Waging Peace (Excerpt)

Editor’s Note: Diana Oestreich first joined the Preemptive Love community five years ago. But she started waging peace long before that, before this community existed. For her, it began in the unlikeliest place: the middle of the Iraq War.

Diana is a veteran, a combat medic, a sexual assault nurse—but to those of us who know and love her, Diana is first and foremost a peacemaker. One who knows what it means to put their body on the line. To risk their life before risking someone else’s. She knows the cost and the joy of waging peace.

This is also Diana’s last week with Preemptive Love. To celebrate her—and to honor every veteran who knows more than most the cost of war—we’re sharing this excerpt from her powerful new book, Waging Peace: One Soldier’s Story of Putting Love First.


“If you slow down or stop the convoy to avoid running over a child, you will be responsible for your fellow soldiers getting attacked. I hope you understand your duty.”

The commander’s words stung me. I was receiving the mandatory safety briefing for the next day’s 4 a.m. convoy into an active war zone in Iraq. The combination of the heat of the tent and the lateness of the hour had been pushing eyelids closed, but now he had my full attention. Safety briefings followed the same script. We trained as we fought, so even in war was routine—never a surprise, until now. His words made the sleepy room of soldiers buzz as if someone had poked a beehive with a stick.

The commander went on to describe a tactic the enemy used to interrupt the American invasion of Iraq. They would push Iraqi children in front of military convoys; when the trucks slowed or stopped to avoid hitting the children, the enemy would attack the last trucks in the convoy. Being at the end of the convoy made the soldiers sitting ducks: they couldn’t move forward to get away, and with no other trucks behind them, they were easily ambushed. The commander barked over the voices of a hundred soldiers in the tent, “I repeat: if you slow the convoy to avoid harming a child, you will be responsible for your battle buddies getting ambushed. If anybody isn’t able to do their duty and protect their battle buddies, stand up now and identify yourself.”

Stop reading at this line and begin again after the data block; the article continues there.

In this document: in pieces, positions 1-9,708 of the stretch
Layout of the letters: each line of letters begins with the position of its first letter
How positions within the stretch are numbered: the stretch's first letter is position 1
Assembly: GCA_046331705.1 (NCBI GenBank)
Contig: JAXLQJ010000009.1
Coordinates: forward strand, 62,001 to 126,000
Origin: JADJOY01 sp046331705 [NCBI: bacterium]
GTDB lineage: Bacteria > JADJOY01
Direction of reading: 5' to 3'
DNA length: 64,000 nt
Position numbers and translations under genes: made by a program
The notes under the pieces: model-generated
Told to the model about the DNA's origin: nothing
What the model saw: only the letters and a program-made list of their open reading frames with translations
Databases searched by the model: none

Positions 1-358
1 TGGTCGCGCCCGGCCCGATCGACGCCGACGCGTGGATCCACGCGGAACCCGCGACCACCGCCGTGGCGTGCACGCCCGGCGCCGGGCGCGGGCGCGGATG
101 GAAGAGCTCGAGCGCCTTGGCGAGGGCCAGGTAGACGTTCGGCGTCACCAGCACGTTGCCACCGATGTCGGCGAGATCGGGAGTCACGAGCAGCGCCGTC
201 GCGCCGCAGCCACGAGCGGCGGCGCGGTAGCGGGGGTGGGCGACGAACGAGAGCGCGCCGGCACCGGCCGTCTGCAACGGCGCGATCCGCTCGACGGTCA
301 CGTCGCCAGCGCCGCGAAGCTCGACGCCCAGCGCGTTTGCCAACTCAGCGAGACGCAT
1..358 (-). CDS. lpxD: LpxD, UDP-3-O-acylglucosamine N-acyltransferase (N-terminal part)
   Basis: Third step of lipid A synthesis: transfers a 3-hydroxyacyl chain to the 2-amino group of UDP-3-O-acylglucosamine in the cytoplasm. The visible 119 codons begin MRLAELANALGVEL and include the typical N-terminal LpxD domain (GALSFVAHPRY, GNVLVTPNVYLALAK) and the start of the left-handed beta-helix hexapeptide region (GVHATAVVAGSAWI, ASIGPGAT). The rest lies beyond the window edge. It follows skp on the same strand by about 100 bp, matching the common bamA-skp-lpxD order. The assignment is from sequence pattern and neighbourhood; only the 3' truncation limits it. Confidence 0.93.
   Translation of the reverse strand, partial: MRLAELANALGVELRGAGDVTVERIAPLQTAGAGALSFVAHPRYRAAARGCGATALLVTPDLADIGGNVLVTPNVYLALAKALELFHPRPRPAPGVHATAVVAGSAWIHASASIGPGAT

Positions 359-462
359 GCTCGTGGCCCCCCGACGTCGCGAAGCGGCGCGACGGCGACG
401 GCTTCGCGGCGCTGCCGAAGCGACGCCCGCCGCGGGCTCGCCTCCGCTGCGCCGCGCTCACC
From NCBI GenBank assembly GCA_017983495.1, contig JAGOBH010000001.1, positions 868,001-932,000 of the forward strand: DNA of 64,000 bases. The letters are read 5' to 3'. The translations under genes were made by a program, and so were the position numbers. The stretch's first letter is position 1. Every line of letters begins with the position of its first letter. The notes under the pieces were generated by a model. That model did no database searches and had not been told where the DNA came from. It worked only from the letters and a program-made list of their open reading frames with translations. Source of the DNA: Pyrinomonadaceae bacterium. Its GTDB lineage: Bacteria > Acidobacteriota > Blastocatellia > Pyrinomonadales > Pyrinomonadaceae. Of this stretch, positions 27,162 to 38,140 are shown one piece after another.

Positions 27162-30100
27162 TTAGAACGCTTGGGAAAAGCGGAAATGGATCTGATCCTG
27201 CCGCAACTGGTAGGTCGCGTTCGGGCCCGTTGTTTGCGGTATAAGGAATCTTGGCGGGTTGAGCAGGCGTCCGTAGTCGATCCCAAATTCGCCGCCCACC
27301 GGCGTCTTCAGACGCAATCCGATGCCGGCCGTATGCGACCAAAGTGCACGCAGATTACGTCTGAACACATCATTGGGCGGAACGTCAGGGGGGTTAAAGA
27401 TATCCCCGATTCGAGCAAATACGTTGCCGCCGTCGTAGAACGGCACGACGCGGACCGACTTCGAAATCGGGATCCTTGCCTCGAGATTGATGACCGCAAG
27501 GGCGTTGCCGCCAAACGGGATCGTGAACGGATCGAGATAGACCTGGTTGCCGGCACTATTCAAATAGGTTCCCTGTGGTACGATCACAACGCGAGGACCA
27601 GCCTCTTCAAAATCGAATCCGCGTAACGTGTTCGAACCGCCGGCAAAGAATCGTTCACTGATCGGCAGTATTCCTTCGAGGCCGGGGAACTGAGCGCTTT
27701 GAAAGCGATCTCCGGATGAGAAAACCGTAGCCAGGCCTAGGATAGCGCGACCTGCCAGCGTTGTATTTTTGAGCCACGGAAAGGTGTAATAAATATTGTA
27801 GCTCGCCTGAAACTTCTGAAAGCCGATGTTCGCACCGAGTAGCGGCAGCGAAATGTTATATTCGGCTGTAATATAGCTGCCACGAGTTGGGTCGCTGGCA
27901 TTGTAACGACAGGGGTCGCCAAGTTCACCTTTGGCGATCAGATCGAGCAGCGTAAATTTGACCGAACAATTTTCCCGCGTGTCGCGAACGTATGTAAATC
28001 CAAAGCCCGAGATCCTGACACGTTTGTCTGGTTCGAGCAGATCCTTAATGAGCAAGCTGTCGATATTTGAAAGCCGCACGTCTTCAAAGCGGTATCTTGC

His words hung in the air, suspended by a growing feeling of dread. I wasn’t sure I could run over a child to obey this direct order from my commander. I believed in sacrificing to serve my country, even taking a life to save a life, but this? This pricked at my conscience. I knew it wasn’t an option to stand up and say—as the lone female soldier in the company—that I wouldn’t put the lives of my battle buddies first and do my duty. It would be a betrayal. But getting up the next day and choosing to run over a child didn’t feel possible either. Looking down at my sand-encrusted combat boots, I felt my heart pounding as I gripped the knobby seam of my dusty uniform pants. The tent was filled with a suffocating silence. No one moved.

Before I could decide whether to stand up and identify myself or stay silent and do my duty, the first sergeant’s voice boomed over my head like a firing cannon: “Dismissed.” A wave of soldiers shuffled to their feet and poured out of the hot, dusty tent into the night air. The moment of decision was gone, and I exhaled a small breath of cowardly relief. But I still didn’t know what I would do if a child were pushed in front of my convoy the next day. I had eight hours to decide.

Boots on the Ground

Burning air assaulted my lungs as I tumbled out of the C-130 transport plane into the ink-black desert night. The engines roared like pounding waterfalls, filling up my ears while the runway lights blinked and flashed around me. I sucked in a deep breath, pulling the syrupy thick air into my lungs, while the soles of my dust-colored combat boots turned sticky on the black baked tarmac. The acrid tar smell of the heated runway singed my nose, draping itself like garland across the shoulders of the soldiers of Bravo Company. My company. One hundred soldiers huddled together, waiting to face our first thirty seconds of war. We’d boarded the transport plane in the States—what felt like days or just minutes ago—and were now poured out into a war zone. Unable to see the landscape through the darkness, we stayed frozen in place. Sand-colored uniforms clumped together like human sand castles piled on the runway, waiting for the next order. The dimming roar of the plane’s engine echoed through the night air as it barreled down the runway away from us, turned the corner, and left us standing alone.